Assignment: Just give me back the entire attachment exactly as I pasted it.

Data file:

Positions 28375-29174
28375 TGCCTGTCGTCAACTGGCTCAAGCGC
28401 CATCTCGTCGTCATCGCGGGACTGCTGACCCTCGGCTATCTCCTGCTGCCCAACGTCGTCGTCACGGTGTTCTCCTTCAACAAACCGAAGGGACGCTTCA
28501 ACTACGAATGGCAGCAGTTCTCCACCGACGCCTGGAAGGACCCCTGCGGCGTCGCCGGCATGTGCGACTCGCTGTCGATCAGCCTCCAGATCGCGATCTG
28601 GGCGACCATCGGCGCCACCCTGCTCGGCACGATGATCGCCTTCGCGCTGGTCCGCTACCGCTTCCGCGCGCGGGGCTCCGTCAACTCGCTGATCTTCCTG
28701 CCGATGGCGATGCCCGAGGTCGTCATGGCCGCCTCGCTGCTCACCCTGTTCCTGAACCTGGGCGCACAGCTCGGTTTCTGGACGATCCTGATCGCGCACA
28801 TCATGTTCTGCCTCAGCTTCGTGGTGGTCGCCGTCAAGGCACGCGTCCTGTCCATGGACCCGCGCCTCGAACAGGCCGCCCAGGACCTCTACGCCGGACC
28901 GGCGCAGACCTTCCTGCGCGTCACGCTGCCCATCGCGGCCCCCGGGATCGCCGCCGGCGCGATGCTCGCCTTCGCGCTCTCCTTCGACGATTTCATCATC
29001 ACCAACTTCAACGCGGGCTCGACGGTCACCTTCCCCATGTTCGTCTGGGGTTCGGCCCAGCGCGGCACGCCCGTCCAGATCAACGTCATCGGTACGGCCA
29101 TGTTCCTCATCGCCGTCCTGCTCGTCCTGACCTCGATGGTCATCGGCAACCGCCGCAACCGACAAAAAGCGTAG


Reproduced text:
Positions 28375-29174
28375 TGCCTGTCGTCAACTGGCTCAAGCGC
28401 CATCTCGTCGTCATCGCGGGACTGCTGACCCTCGGCTATCTCCTGCTGCCCAACGTCGTCGTCACGGTGTTCTCCTTCAACAAACCGAAGGGACGCTTCA
28501 ACTACGAATGGCAGCAGTTCTCCACCGACGCCTGGAAGGACCCCTGCGGCGTCGCCGGCATGTGCGACTCGCTGTCGATCAGCCTCCAGATCGCGATCTG
28601 GGCGACCATCGGCGCCACCCTGCTCGGCACGATGATCGCCTTCGCGCTGGTCCGCTACCGCTTCCGCGCGCGGGGCTCCGTCAACTCGCTGATCTTCCTG
28701 CCGATGGCGATGCCCGAGGTCGTCATGGCCGCCTCGCTGCTCACCCTGTTCCTGAACCTGGGCGCACAGCTCGGTTTCTGGACGATCCTGATCGCGCACA
28801 TCATGTTCTGCCTCAGCTTCGTGGTGGTCGCCGTCAAGGCACGCGTCCTGTCCATGGACCCGCGCCTCGAACAGGCCGCCCAGGACCTCTACGCCGGACC
28901 GGCGCAGACCTTCCTGCGCGTCACGCTGCCCATCGCGGCCCCCGGGATCGCCGCCGGCGCGATGCTCGCCTTCGCGCTCTCCTTCGACGATTTCATCATC
29001 ACCAACTTCAACGCGGGCTCGACGGTCACCTTCCCCATGTTCGTCTGGGGTTCGGCCCAGCGCGGCACGCCCGTCCAGATCAACGTCATCGGTACGGCCA
29101 TGTTCCTCATCGCCGTCCTGCTCGTCCTGACCTCGATGGTCATCGGCAACCGCCGCAACCGACAAAAAGCGTAG